5. The deal does not address anti-American incitement. It does not say anything about the state-sanctioned hate-education, including chants of “Death to America” and threats to annihilate Israel.

Note: The standard response to these issues is that the JCPOA is intended to address only the Iranian nuclear program, not any of these other issues. But in fact it gives Iran substantial benefits in areas not directly related to its nuclear activities (see sections II.6, II.7, and II.8 above), making non-nuclear concessions toIran but no non-nuclear demands of it.


VIII. The Agreement Undermines American Sovereignty and the U.S. Constitution

The process by which the JCPOA was approved undermines American sovereignty and the U.S. Constitution, as well as its legitimacy and enforceability.

1. The Iranian parliament has veto power—while the U.S. Congress or any other legislative body do not—in the form of a requirement to ratify the Additional Protocol (§8, §13, §34.iv, §64).

2. The agreement preempts and circumvents Congressional review and the approval process created by the Iran Nuclear Agreement Review Act passed in May (98-1 in the Senate and 415-0 in the House) and signed into law by President Obama. Senators Bob Corker and Ben Cardin, respectively chairman of and ranking Democrat on the Foreign Relations Committee,  asked President Obama to postpone UN considerationof the agreement until Congress can review it and potentially vote on its own assessment. House Democratic Whip Steny Hoyer made a similar statement. But the UN Security Council vote went ahead on July 20, and the resolution endorsing the agreement passed unanimously.

3. The agreement has questionable legitimacy and longevity in the American legal system.

  • It is not a binding international treaty, which would override U.S. law (and therefore requires ratification by a two-thirds majority in the Senate).
  • It is not U.S. law, subject to a vote in Congress (and which Congress can later vote to repeal or change).
  • Rather, it is an executive action by the President, and as such may be reversed or modified by a future president.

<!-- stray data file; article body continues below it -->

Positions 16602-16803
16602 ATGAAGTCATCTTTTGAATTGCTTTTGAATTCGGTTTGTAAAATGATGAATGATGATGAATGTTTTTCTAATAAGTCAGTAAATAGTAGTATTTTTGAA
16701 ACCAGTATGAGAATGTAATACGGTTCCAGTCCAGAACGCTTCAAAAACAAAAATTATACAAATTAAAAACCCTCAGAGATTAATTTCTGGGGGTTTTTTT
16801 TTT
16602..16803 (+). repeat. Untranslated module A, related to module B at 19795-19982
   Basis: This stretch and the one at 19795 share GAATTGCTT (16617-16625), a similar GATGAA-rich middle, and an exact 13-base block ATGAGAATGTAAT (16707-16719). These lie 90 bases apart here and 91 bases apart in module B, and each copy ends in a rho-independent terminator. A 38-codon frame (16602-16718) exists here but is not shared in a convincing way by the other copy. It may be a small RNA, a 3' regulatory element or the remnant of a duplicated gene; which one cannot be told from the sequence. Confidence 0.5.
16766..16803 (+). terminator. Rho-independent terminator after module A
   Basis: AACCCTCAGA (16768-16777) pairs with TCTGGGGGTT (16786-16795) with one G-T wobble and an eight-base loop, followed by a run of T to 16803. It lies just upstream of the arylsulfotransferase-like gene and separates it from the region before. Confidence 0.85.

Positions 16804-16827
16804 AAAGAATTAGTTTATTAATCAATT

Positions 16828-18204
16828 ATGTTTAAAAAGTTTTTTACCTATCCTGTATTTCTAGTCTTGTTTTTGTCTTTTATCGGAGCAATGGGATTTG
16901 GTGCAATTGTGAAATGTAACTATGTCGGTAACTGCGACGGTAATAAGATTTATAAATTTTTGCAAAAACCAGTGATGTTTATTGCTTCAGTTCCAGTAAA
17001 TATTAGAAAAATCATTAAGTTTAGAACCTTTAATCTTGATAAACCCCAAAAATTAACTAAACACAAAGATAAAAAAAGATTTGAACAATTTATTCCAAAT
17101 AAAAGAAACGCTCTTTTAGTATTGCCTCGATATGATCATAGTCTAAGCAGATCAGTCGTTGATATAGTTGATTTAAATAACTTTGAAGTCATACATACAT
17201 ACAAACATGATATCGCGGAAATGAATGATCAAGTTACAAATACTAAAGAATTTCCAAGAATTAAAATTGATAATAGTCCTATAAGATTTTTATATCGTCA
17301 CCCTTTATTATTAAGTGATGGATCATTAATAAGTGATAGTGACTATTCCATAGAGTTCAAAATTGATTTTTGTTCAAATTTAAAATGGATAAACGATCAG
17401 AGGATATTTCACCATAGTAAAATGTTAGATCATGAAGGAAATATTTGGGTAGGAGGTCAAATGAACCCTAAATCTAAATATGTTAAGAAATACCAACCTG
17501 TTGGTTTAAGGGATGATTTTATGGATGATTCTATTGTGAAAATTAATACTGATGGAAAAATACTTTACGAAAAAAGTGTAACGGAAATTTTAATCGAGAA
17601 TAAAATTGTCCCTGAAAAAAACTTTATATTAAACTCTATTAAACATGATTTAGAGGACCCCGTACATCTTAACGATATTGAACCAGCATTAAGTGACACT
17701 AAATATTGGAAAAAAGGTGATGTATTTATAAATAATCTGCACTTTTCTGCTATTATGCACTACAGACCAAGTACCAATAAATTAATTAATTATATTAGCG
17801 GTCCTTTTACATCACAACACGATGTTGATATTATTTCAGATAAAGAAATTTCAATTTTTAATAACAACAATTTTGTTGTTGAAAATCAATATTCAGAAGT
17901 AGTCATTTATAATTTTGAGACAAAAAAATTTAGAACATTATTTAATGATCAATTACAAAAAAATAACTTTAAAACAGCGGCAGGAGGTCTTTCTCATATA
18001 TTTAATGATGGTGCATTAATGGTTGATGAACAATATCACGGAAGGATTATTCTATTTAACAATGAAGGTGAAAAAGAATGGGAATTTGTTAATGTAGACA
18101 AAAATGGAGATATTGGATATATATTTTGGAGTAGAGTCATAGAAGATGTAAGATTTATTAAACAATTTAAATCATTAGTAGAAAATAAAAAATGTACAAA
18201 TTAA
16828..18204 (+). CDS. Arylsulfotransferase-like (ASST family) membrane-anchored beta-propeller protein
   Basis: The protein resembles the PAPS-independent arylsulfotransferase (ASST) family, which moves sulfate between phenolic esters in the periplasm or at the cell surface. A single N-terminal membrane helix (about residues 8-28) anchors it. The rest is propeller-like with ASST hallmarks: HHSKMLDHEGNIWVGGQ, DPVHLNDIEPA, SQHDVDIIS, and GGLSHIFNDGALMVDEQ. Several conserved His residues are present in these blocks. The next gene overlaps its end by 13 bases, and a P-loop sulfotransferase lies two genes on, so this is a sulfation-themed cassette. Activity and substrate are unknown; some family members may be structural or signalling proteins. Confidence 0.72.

• This constitutional limitation has already prompted Iran’s parliamentary speaker to accuse the U.S. of being “deceitful” and “untrustworthy.”

 

I have heard the argument that the deal “empowers the moderates” in Iran. But no one has yet explained to me how can giving such a huge windfall to the radical regime, with so few concessions on its part, empowers anyone but the ruling mullahs. If they are able to oppress their people, execute and jail dissidents, and enforce a reactionary theocracy while under the yoke of sanctions, how does this change once their coffers are filled? Where exactly is the benefit to the moderates, the dissidents, the human-rights activists, the opposition forces? On the contrary: The Khamenei-Rouhani leadership gets a huge economic benefit along with the diplomatic win, allowing them to consolidate domestic political power at the expense of the Iranian people and the broader Middle East.

Okay, so the deal suffers from dubious monitoring, weak enforcement, prompt and irreversible sanctions relief, and short duration. It legitimizes the Iranian nuclear program, allows the Islamic Republic to obtain lethal weapons and reach nuclear-weapon-threshold status, and empowers the mullahs. It’s missing crucial elements and raises implementation and legitimacy concerns. So it’s a bad deal, or at least not a very good one. But this analysis still leaves other, more difficult questions. Was a better deal possible? Even if it’s a bad one, is it still superior to the option of having no deal at all? What are the alternatives, and what might happen next if the agreement is rejected? I will turn to these questions in further posts.